Obstetrics and Gynaecology

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Obstetrics is the medical specialty dealing with the care of women during pregnancy, childbirth and the puerperium (the period shortly after birth)

Gynaecology literally means 'the science of women', but in medicine this is the specialty of diseases of the female reproductive system (uterus, vagina and ovaries).

Obstetrics and gynaecology form a single specialty, with a combined postgraduate training program. This is quite arduous (in Australia it is among the longest, six years, matched only by neurosurgery).

Some generalists can work as obstetricians, mainly in rural areas.

All gynaecologists, therefore, are trained obstetricians, and vice versa. However, some doctors drop their obstetric practice, especially as they get older. This is due to the double burden of very late hours and high rates of litigation.


Antenatal care

In obstetric practice, the obstetrician will see a pregnant woman on a regular basis as her pregnancy progresses. The exact schedule varies depending on resources and risk factors, such as diabetes.

The main rationale for these visits is surveillance for diseases of pregnancy which are detectable. Some examples are:

  1. pre-eclampsia. The blood-pressure and urine of a pregnant woman is checked at every opportunity to check for this.
  2. placenta praevia. On ultrasound, the placenta is visible obstructing the birth canal.
  3. abnormal presentation (late pregnancy only). The foetus maybe feet-first (breech), side-on (transverse), or at an angle (oblique presentation).
  4. IUGR (Intrauterine Growth Restriction) , this is a general

designation, where the foetus is too small for its age. Causes can be intrinsic (in the foetus) or extrinsic (usually placental problems).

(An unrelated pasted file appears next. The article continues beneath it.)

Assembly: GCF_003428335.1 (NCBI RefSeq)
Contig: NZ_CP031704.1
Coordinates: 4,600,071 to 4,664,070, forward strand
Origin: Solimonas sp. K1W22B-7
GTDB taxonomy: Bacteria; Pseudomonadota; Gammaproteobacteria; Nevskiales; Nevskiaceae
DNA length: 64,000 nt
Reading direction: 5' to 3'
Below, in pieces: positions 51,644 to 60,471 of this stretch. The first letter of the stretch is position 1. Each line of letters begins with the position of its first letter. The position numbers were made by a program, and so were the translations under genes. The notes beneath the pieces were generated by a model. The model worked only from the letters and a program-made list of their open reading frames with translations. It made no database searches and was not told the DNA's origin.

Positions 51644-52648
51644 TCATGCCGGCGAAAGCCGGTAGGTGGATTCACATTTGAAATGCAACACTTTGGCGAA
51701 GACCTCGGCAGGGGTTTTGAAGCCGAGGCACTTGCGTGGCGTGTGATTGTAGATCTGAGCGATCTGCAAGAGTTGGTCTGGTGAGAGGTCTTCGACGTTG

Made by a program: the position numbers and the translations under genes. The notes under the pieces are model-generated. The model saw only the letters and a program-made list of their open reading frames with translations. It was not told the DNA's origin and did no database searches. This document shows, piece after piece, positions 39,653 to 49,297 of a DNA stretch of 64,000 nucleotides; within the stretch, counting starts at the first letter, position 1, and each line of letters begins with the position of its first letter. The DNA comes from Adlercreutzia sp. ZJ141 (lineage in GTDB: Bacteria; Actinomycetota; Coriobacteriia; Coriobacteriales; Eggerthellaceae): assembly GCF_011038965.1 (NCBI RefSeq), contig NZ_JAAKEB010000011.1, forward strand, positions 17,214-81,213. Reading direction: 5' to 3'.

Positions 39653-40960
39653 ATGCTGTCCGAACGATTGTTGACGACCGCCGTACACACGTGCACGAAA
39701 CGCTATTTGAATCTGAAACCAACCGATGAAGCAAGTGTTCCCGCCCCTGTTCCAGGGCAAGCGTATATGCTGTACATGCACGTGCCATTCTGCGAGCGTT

An obstetrician may recommend a woman have her labour induced if it is felt that continuation would be more dangerous to her, the foetus, or both. Reasons to induce include:

  1. pre-eclampsia;
  2. IUGR;
  3. diabetes;
  4. other general medical condition, such as renal disease.

Induction usually occurs at 38 weeks gestation. At this age the foetal lung is fully mature. Note that pre-eclampsia is a reason to induce earlier.

If a women does not eventually labour by 41-42 weeks, induction is performed, as the placenta becomes unstable after this date.

Induction is achieved by 3 methods:

  1. pessiary of Prostin cream, prostaglandin E2.
  2. surgical induction, by piercing the amniotic sac.
  3. infusion of oxytocin.


During labour itself, the obstetrician may be called on to do a number of things:

  1. monitor the progress of labour, by reviewing the midwife's notes, performing vaginal examination, and assessing the trace produced by a foetal monitoring device (the cardiotocograph)
  2. accelerate the progress of labour by infusion of the hormone oxytocin.
  3. provide pain relief, either by nitrous oxide, or opiates (epidurals are done by anaethestists).
  4. mechanically assisting labour, by forceps or the Ventouse (a suction cap applied to the foetus' head.)
  5. Caesarean section, if vaginal delivery is impossible. Caesarean section can either be elective, that is, arranged before labour, or an emergency (during labour).

Emergencies in obstetrics

Two main emergencies are eclampsia and ectopic pregnancy.

Ectopic pregnancy is when an embryo implants in the Fallopian tube or (rarely) on the ovary or inside the peritoneal cavity. Tubal pregnancies are very dangerous, as at about 4-10 weeks the tube bursts, causing massive internal bleeding.

Ectopic pregnancy must be considered in any women with abdominal pain who has the slightest chance of being pregnant. Diagnosis is by a positive pregnancy test and a uterus empty on ultrasound. Treatment is by laparoscopy, and the tube is incised and excavated.

Pre-eclampsia is a disease caused by mysterious toxins secreted by the placenta. These toxins act on the vascular endothelium, causing hypertension and proteinuria. If severe, it progresses to fulminant pre-eclampsia, with headaches and visual disturbances.